As this string discusses no one should feel pressured about having to post and also, no one should feel awkward about posting just because they have not posted in a long time. Your message can still pack a powerful puff to new readers.

It is neither the level of participation or your time commitment to the board that is going to make or break your quit. The thing that will ultimately determine your ability for long term success is still just sticking to your own personal commitment to never take another puff.
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Joel
Joel

February 15th, 2007, 7:24 pm #15

I saw a few posts referencing the idea that a few members feel that they were spending too much time reading at Freedom. The truth is, after the first few days we don't think people need to be spending an inordinate amount of their time at this site or any quit smoking site in order to sustain their quits. I am going to kick up a few posts that address this issue.

From above:

There is one thing that makes our goal a little different than many Internet based sites. We don't want people to sacrifice time from other areas of their lives and getting hooked on the board. (See Crutches and Freedom - your journey to comfort - a highly focused forum) In the beginning few days this is common, where new members really do spend an inordinate amount of time reading and learning and trying to strengthen their resolve. This is during the time period when many people do find their lives centered around not smoking. Over time though, life should not need to be centered around not smoking, it should be centered around living your life. Being really successful means that you have developed the ability of being with family, friends, doing your job, and meeting your normal day to day demands without constantly thinking about smoking or about quitting.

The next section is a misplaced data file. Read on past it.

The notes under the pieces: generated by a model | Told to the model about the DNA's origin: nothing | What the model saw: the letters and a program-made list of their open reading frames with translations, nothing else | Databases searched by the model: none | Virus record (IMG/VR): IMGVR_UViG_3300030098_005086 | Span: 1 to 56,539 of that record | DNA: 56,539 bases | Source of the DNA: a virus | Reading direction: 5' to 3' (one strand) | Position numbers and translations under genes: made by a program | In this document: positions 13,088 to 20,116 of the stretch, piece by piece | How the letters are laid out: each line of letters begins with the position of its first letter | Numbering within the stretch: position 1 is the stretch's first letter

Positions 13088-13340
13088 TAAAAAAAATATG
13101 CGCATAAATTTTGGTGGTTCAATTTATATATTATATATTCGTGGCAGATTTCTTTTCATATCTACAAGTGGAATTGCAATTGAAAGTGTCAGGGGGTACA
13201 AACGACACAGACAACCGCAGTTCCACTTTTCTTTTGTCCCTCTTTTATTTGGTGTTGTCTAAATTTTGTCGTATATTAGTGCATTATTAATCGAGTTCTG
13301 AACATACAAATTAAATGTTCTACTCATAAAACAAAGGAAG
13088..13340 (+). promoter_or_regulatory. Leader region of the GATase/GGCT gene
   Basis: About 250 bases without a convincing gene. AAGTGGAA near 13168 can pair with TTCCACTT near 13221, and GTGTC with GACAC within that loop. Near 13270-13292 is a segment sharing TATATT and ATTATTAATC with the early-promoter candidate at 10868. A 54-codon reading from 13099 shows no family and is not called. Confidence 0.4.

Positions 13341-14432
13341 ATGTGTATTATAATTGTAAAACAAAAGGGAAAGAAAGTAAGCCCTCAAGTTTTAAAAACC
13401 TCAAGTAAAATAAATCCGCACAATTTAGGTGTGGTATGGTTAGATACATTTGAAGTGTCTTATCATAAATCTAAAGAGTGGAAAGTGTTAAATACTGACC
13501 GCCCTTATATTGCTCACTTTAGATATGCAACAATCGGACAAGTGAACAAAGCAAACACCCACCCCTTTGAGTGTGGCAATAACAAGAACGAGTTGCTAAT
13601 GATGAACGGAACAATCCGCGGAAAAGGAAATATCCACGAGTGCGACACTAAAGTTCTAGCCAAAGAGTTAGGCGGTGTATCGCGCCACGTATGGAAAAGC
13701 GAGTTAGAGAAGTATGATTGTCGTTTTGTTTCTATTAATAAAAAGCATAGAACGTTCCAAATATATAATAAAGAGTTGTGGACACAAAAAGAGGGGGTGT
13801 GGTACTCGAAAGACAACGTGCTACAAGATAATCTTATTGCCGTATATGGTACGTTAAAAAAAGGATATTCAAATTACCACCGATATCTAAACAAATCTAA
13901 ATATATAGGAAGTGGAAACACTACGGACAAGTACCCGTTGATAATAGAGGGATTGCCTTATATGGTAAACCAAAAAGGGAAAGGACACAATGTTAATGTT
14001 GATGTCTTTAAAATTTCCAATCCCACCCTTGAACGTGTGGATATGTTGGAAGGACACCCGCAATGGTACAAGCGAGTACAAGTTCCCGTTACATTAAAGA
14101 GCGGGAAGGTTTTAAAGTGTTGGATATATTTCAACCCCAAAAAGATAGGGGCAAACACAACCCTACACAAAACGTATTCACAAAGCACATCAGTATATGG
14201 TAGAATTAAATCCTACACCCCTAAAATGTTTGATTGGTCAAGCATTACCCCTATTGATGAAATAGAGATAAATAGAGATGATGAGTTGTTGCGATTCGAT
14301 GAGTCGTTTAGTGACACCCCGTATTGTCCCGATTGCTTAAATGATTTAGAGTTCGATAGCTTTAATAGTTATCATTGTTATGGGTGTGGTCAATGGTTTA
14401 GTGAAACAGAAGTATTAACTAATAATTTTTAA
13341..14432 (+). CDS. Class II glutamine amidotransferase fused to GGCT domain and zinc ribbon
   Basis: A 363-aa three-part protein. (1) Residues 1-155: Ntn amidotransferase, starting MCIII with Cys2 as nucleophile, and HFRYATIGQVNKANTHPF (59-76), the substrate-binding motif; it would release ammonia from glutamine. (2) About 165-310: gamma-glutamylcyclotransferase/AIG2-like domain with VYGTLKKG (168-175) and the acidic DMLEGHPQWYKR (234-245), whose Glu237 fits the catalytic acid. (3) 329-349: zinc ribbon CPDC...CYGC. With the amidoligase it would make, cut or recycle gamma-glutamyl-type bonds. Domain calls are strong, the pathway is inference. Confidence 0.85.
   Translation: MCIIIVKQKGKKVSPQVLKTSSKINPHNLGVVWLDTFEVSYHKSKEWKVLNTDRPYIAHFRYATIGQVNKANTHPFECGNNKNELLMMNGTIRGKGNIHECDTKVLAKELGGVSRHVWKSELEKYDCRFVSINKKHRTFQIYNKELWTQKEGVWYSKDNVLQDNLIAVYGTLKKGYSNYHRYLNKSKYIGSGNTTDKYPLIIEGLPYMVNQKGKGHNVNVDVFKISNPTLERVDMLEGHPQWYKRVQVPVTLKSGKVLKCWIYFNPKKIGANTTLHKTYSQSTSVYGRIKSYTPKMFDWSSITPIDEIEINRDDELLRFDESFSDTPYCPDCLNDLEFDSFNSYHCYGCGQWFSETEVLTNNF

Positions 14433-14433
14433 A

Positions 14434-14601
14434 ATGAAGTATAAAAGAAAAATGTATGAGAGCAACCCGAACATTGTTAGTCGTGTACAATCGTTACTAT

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Joel
Joel

February 15th, 2007, 8:06 pm #16

I saw a few posts referencing the idea that a few members feel that they were spending too much time reading at Freedom. The truth is, after the first few days we don't think people need to be spending an inordinate amount of their time at this site or any quit smoking site in order to sustain their quits. I am going to kick up a few posts that address this issue.

From above:

There is one thing that makes our goal a little different than many Internet based sites. We don't want people to sacrifice time from other areas of their lives and getting hooked on the board. (See Crutches and Freedom - your journey to comfort - a highly focused forum) In the beginning few days this is common, where new members really do spend an inordinate amount of time reading and learning and trying to strengthen their resolve. This is during the time period when many people do find their lives centered around not smoking. Over time though, life should not need to be centered around not smoking, it should be centered around living your life. Being really successful means that you have developed the ability of being with family, friends, doing your job, and meeting your normal day to day demands without constantly thinking about smoking or about quitting.